I wrote about the above-mentioned report from the CEA in the summer of 2019. The CEA’s goal was to present Trump’s policies favorably, so I certainly don’t object to some skepticism from outsiders, but I also noted that, “the underlying assumptions aren’t overly aggressive” and “even modest improvements in growth lead to meaningful income gains over time.”

In a column for the Hill, James Broughel of the Mercatus Center analyzed Trump’s track record and concluded that some good things happened.

…the president issued Executive Order 13,771 soon after taking office. Its “2 for 1” requirement received the most attention: Two regulations must be identified for elimination each time a new one is put forward. However, perhaps more important is the “regulatory budget” it set up, which essentially set a cap on new regulatory costs executive branch agencies can impose. …A look at the data suggests the cap is largely working. On Jan. 20, 2017 — Trump’s inauguration day — there were 1,079,601 regulatory restrictions on the books. By Dec. 6, 2019, that number stood at 1,077,822. While the code has not declined substantially by this measure — and the administration should acknowledge that aggregate cuts to-date have been modest — it’s rare to see a code fail to grow across an entire presidential term.

Incidentally, the Mercatus measure of “regulatory restrictions” almost certainly is better than other measures of red tape, so it’s disappointing that Coglianese, Sarin, and Shapiro failed to include it in their analysis.

But if we’re simply looking at the volume of “significant rules,” here’s a tweet from James Pethokoukis showing that the increase in red tape dramatically slowed once Trump took over.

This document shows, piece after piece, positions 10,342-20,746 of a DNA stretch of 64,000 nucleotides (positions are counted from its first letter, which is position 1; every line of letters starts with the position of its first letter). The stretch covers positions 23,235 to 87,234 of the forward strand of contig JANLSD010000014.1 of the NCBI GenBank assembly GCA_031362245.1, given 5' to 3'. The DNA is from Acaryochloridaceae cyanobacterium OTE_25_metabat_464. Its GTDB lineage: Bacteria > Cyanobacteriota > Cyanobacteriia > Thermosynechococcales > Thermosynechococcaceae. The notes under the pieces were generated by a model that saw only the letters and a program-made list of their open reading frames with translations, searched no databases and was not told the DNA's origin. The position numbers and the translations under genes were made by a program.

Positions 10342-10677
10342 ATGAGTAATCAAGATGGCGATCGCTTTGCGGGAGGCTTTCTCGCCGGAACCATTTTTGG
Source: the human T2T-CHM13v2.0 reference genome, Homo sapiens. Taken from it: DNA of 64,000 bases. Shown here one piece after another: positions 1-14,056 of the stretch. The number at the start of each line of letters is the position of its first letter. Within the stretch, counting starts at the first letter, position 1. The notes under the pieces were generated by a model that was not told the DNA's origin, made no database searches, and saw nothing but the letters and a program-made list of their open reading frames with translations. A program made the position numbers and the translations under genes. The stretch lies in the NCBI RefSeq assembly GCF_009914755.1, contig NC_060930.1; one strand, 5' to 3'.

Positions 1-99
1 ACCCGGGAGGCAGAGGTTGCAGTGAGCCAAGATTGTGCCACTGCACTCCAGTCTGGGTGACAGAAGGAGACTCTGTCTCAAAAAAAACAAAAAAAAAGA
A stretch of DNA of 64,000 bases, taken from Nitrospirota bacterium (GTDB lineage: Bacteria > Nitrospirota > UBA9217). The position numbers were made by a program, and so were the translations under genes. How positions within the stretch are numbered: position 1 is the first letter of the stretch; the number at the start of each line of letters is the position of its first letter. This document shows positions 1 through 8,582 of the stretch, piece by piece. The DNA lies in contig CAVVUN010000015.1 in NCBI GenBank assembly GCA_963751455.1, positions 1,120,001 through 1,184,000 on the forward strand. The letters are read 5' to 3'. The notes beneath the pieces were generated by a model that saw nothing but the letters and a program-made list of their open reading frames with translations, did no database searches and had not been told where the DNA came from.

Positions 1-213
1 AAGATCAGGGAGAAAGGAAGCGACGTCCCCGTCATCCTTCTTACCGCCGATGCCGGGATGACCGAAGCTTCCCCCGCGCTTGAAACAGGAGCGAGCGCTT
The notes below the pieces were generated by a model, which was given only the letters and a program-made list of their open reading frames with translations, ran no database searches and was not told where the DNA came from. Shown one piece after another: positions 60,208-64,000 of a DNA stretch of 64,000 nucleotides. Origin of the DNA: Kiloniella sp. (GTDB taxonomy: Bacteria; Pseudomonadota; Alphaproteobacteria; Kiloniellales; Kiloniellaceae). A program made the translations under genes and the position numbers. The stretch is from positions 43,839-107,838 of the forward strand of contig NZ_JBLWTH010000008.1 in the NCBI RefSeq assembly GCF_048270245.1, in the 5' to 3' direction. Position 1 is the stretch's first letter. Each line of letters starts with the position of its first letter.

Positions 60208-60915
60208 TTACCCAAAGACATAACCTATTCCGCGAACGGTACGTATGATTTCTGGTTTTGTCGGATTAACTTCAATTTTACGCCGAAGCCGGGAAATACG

Philip Wallach of the R Street Institute examined Trump’s track record on red tape in an article for National Review in late 2019 and he thought the glass was half empty rather than half full.

Regulation became one area where conservatives wary of Trump allowed themselves high hopes. Trump’s experiences as a developer left him with a bone-deep skepticism of regulations. …There have been some real bright spots for deregulators. Many of the Obama administration’s aggressive and legally dubious environmental rules have been stalled or rolled back, including the Waters of the United States rule, Corporate Average Fuel Economy standards for tailpipe emissions, and the Clean Power Plan, which regulated greenhouse-gas emissions from existing power plants. The Endangered Species Act will be interpreted so as to make it less burdensome. Promises to scrap Obamacare may have gone unfulfilled, but the administration has quietly and constructively made the program more flexible for states and individuals. …the Trump administration…to an unprecedented degree…has…issu[ed] far fewer new regulations than any of its predecessors.

As you can see, it’s important to define success. Is it a victory to have “far fewer new regulations”?

Or, as you can see in the following excerpt from Wallach’s article, is it a victory to cut red tape by less than Obama increased it?

These triumphs notwithstanding, three years in, hopes of a thoroughgoing overhaul have been dashed. …hitting the pause button, however unusual, does not a revolution make. The hoped-for transformation of the administrative state is nowhere to be found. …In 2018, the administration sought to show its relative merit by noting that, through its first two years, the Obama administration had imposed $245 billion in regulatory costs. The Trump administration’s negative $33 billion in costs imposed at that point certainly was a lot less than $245 billion. But the comparison cuts harder in the other direction: The administration is admitting that it is coming nowhere close to reversing the costs imposed even by the Obama administration — let alone the decades of regulatory burdens built up previously. …the administration’s math allows it to take credit for deregulatory policies as soon as they are promulgated, without paying any attention to whether they are carried through. …the administrative state has been more discomfited than deconstructed by the Trump administration.

Last but not least, former Obama official Cass Sunstein opined for Bloomberg back in 2018 that Trump’s main achievement was to slow the tide of new regulations.